Mr Becerra said his agency would work with the Department of Justice to ensure women have access to abortion pills – a pair of two different drugs, taken 24 to 48 hours apart and allowed during the first 10 weeks of pregnancy – in places where state law conflicts with the judgment of the Food and Drug Administration, which has approved the drugs for use and determined them to be safe and effective.

The secretary did not go into details. But in December, the FDA approved a settlement allowing the prescription of abortion pills during telemedicine visits and their distribution by mail. Some advocates also want the FDA to declare that its regulations take precedence over state laws banning abortion — a decision the Justice Department may have to defend in court.

It will also require hospital emergency rooms to comply with a federal law requiring them to stabilize patients in medical emergencies, including performing abortions, if necessary. And the agency will take steps to ensure that patient records are private, to prevent state or local authorities from identifying women who have had abortions.

Warning of what the administration can and cannot do, Becerra said there remain complex legal issues to work out to ensure he does not violate the court’s ruling in the case. Dobbs v Jackson Women’s Health Organization.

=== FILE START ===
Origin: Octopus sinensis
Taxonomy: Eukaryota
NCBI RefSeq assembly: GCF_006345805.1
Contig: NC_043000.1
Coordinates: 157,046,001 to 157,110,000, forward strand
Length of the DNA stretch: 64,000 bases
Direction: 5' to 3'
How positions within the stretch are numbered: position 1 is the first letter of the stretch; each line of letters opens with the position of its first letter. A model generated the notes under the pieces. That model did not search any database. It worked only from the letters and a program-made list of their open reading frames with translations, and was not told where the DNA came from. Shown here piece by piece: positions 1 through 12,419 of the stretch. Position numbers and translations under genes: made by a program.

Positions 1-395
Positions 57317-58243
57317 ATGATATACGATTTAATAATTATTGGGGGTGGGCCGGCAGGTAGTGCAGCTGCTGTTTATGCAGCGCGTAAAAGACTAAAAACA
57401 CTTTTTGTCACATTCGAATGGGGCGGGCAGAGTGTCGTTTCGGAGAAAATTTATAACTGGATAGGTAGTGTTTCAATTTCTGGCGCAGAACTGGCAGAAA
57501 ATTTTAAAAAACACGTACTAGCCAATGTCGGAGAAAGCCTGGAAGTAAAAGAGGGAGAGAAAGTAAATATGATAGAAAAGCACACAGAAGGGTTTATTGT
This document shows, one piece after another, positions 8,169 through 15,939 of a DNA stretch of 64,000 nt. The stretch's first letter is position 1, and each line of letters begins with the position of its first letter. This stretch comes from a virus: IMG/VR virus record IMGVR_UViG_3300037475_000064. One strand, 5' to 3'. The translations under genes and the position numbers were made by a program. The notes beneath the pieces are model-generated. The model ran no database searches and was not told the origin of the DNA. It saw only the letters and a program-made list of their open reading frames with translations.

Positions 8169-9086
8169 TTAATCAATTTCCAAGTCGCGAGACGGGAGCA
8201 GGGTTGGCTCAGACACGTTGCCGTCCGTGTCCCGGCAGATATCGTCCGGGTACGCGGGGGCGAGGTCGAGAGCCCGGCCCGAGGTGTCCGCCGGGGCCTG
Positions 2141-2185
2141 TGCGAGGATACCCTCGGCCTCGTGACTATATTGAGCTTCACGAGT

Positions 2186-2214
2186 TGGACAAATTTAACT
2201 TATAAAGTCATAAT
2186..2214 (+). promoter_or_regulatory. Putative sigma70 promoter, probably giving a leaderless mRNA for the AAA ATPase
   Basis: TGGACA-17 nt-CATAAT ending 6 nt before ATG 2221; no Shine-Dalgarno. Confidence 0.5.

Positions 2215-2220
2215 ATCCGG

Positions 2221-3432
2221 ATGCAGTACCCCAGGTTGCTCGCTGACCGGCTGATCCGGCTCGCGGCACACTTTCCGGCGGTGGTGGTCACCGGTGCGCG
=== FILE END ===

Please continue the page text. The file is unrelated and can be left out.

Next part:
“It was a long decision and it overturned 50 years of precedent, and so you want to make sure what you’re doing is within the bounds of the law,” Becerra said. “We are not interested in going rogue.”

He called the decision “despicable” and at one point said he wanted to offer “my apologies” that the administration cannot do more.

The administration has studied, but remain skepticalthe idea of allowing abortion clinics in federal enclaves like military bases and national parks — where state prosecutors have no jurisdiction — in states where abortion is now or will be a crime.

White House press secretary Karine Jean-Pierre dismissed the idea on Tuesday, telling reporters aboard Air Force One that it could have “dangerous ramifications” for women and doctors.

The problem, according to officials familiar with the internal deliberations, is that the federal government could not guarantee that doctors who are not federal employees performing official duties — and potentially patients — would not risk prosecution.

This is because the Department of Justice has the power to prosecute certain state crimes. If a Republican won the presidency in 2024, his Justice Department could indict people for abortion-related crimes dating back to 2022 because the statute of limitations would not have expired. States could strip doctors of their medical licenses. And state prosecutors could try to charge people for related behavior that took place outside the enclave — like helping women get there — under a theory of complicity. or conspiracy.